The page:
Detoxing from Marijuana
What is Detoxing?
Detoxing is the way in which your body gets rid of the toxins accumulated from years of using. It happens the first few days or weeks after getting clean and/or sober. It is also the very beginning of getting used to dealing with reality and real feelings with no numbing agent.
Can there be physical effects from quitting marijuana?
In spite of numerous years of being told that there are no physiological effects from marijuana addiction, many of our recovering members have had definite withdrawal symptoms. Whether the causes are physical or psychological, the results are physical.
Others have just had emotional and mental changes as they stop using their drug of choice. There is no way of telling before quitting who will be physically uncomfortable and who will not. Most members have only minor physical discomfort if any at all. This pamphlet is for those who are having trouble and wonder what’s happening to them.
Why do some effects last so long?
Unlike most other drugs, including alcohol, THC (the active chemical in marijuana) is stored in the fat cells and therefore takes longer to fully clear the body than with any other common drug. This means that some parts of the body still retain THC even after a couple of months, rather than just the couple of days or weeks for water soluble drugs.
Can this affect a drug test?
The experiences of some members have shown that if you quit marijuana and expect to take a drug test you should not go on a crash diet at the same time. Fasting, or a crash diet, can release the THC into the bloodstream very rapidly and can give a positive reading. This has happened to several of our members, but each time only with crash diets and major weight loss, not with just eating less than usual.
What are some of the more common symptoms?
By far the most common symptom of withdrawal is insomnia. This can last from a few nights of practically no sleep at all, up to a few months of occasional sleeplessness.
The next most common symptom is depression (that is, if you’re not euphoric), and next are nightmares and vivid dreams. Marijuana use tends to dampen the dreaming mechanism, so that when you do get clean the dreams come back with a crash. They can be vivid color, highly emotional dreams or nightmares, even waking up then coming back to the same dream. The very vivid, every night dreams usually don’t start for a about a week or so. They last for about a month at most and then taper off.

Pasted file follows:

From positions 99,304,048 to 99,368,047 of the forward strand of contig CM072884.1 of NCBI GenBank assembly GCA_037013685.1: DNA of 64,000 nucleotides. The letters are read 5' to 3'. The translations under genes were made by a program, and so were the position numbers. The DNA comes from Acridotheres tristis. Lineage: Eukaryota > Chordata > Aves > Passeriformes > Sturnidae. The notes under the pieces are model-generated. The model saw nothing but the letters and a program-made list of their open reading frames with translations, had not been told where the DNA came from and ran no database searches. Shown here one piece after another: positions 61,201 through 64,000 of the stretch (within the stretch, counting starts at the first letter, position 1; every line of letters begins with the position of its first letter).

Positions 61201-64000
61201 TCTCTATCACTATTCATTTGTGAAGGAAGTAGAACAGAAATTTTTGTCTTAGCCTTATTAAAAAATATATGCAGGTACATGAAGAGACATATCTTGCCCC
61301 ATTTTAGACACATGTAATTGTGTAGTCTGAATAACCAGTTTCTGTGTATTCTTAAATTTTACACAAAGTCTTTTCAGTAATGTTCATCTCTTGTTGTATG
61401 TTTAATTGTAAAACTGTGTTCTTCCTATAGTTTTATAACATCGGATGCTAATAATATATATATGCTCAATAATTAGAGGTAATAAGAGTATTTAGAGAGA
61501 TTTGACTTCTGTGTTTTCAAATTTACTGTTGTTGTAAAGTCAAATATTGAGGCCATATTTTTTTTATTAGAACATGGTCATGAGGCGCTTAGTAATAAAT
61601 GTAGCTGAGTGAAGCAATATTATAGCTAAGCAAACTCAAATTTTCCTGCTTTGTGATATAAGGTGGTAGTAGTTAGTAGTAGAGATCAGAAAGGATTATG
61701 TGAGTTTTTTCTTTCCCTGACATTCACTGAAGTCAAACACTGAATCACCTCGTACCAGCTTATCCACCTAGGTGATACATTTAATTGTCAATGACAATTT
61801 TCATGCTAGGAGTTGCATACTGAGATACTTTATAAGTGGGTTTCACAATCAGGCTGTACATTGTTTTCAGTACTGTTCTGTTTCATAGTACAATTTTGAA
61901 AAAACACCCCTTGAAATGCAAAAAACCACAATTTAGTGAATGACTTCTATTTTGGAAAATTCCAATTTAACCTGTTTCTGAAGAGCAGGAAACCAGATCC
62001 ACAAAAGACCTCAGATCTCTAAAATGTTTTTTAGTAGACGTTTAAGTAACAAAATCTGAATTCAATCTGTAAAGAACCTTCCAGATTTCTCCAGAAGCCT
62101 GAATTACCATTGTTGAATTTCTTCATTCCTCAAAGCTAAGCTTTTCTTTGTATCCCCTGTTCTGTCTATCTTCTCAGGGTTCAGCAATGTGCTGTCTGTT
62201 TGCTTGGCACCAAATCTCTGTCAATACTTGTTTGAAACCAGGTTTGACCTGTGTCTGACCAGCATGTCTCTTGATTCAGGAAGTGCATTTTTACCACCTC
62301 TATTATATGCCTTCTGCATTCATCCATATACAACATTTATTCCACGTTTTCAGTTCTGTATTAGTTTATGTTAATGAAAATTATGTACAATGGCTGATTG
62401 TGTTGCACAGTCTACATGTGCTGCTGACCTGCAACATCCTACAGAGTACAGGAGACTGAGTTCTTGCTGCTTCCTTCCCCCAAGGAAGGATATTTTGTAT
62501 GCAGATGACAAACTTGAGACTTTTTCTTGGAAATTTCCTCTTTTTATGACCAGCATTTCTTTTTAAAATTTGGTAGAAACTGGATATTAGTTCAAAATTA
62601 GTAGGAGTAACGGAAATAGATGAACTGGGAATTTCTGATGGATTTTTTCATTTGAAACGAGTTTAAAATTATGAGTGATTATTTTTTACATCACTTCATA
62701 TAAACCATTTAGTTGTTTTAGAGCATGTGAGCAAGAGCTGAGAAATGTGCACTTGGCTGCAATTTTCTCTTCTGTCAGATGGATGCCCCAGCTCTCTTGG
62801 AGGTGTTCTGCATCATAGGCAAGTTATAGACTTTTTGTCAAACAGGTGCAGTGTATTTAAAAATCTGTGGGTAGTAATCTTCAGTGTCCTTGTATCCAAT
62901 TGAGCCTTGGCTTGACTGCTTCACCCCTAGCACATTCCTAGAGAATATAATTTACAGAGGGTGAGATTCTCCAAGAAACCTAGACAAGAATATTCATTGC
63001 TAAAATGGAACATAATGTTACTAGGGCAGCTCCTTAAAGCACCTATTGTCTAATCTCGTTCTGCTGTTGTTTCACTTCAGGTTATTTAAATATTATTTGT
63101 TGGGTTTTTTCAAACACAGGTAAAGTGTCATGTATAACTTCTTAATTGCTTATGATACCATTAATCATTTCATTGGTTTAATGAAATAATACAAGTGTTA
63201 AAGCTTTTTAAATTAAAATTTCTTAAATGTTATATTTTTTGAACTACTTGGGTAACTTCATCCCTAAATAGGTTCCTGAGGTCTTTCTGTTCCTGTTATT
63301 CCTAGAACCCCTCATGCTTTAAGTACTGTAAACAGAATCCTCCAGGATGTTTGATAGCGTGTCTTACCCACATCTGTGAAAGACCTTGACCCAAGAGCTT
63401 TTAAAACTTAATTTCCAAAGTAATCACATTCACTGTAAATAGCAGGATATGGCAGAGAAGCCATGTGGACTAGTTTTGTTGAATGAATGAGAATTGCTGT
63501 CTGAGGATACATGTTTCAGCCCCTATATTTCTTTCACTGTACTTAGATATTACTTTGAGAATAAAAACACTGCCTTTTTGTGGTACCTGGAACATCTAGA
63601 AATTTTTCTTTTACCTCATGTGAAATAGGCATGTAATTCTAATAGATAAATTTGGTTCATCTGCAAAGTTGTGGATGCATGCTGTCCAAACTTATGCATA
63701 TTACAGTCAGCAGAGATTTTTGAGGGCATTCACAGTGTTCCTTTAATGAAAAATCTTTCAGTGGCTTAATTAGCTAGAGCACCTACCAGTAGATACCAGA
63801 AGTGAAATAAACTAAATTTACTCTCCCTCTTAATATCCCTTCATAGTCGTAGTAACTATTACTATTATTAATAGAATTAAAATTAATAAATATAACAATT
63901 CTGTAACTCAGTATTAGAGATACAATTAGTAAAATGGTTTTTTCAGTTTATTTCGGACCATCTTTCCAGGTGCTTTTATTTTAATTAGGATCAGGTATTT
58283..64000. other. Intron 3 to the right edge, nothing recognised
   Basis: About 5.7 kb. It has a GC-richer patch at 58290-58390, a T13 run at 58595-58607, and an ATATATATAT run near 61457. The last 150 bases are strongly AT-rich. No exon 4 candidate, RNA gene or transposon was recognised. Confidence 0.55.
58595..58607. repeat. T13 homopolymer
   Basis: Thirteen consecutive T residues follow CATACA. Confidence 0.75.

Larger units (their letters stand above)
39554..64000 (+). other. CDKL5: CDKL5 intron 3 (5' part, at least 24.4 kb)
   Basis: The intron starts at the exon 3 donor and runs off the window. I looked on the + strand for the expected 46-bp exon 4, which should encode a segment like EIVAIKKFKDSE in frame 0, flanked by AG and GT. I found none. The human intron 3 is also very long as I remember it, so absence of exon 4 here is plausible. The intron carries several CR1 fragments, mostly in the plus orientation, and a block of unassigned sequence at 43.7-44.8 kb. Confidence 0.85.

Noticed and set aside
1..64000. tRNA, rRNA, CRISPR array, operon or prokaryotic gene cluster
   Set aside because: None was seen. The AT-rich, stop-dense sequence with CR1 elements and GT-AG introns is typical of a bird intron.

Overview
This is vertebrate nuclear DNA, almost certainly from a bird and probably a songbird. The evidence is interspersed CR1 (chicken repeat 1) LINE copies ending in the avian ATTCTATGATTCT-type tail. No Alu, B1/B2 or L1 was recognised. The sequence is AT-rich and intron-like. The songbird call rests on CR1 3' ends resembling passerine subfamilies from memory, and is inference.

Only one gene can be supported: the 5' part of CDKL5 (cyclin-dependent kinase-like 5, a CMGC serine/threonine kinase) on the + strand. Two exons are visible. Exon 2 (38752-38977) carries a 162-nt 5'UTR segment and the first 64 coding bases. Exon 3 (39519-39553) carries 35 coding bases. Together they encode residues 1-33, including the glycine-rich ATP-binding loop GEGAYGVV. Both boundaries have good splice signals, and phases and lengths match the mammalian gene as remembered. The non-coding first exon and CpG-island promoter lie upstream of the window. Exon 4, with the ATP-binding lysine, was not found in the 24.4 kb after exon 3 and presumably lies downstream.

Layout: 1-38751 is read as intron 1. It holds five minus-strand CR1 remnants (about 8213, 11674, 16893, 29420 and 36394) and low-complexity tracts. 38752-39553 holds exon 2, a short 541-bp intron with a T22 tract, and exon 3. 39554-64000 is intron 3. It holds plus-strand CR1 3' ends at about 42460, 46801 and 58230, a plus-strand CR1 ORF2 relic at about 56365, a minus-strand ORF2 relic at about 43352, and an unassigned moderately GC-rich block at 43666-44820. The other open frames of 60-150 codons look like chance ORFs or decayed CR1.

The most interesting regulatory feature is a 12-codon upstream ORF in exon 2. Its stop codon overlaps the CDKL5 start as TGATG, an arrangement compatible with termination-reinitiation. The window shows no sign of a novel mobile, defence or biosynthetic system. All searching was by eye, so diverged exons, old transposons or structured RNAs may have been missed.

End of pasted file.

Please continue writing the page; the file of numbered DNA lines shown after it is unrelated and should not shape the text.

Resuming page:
“Using dreams” (dreams involving the use of marijuana) are very common, and although they’re not as vivid or emotional as at first, they last for years and are just considered a normal part of recovery.
The fourth most common symptom is anger. This can range from a slow burning rage to constant irritability to sudden bursts of anger when least expected: anger at the world, anger at loved ones, anger at oneself, anger at being an addict and having to get clean.
Emotional jags are very common, with emotions bouncing back and forth between depression, anger, and euphoria. Occasionally experienced is a feeling of fear or anxiety, a loss of the sense of humor, decreased sex drive, or increased sex drive. Most all of these symptoms fade to normal emotions by three months.
Loss of concentration for the first week or month is also very common and this sometimes affects the ability to learn for a very short while.
What about physical symptoms?
The most common physical symptom is headaches. For those who have them, they can last for a few weeks up to a couple of months, with the first few days being very intense.
The next most common physical symptom is night sweats, sometimes to the point of having to change night clothes. They can last from a few nights to a month or so. Sweating is one of the body’s natural ways of getting rid of toxins.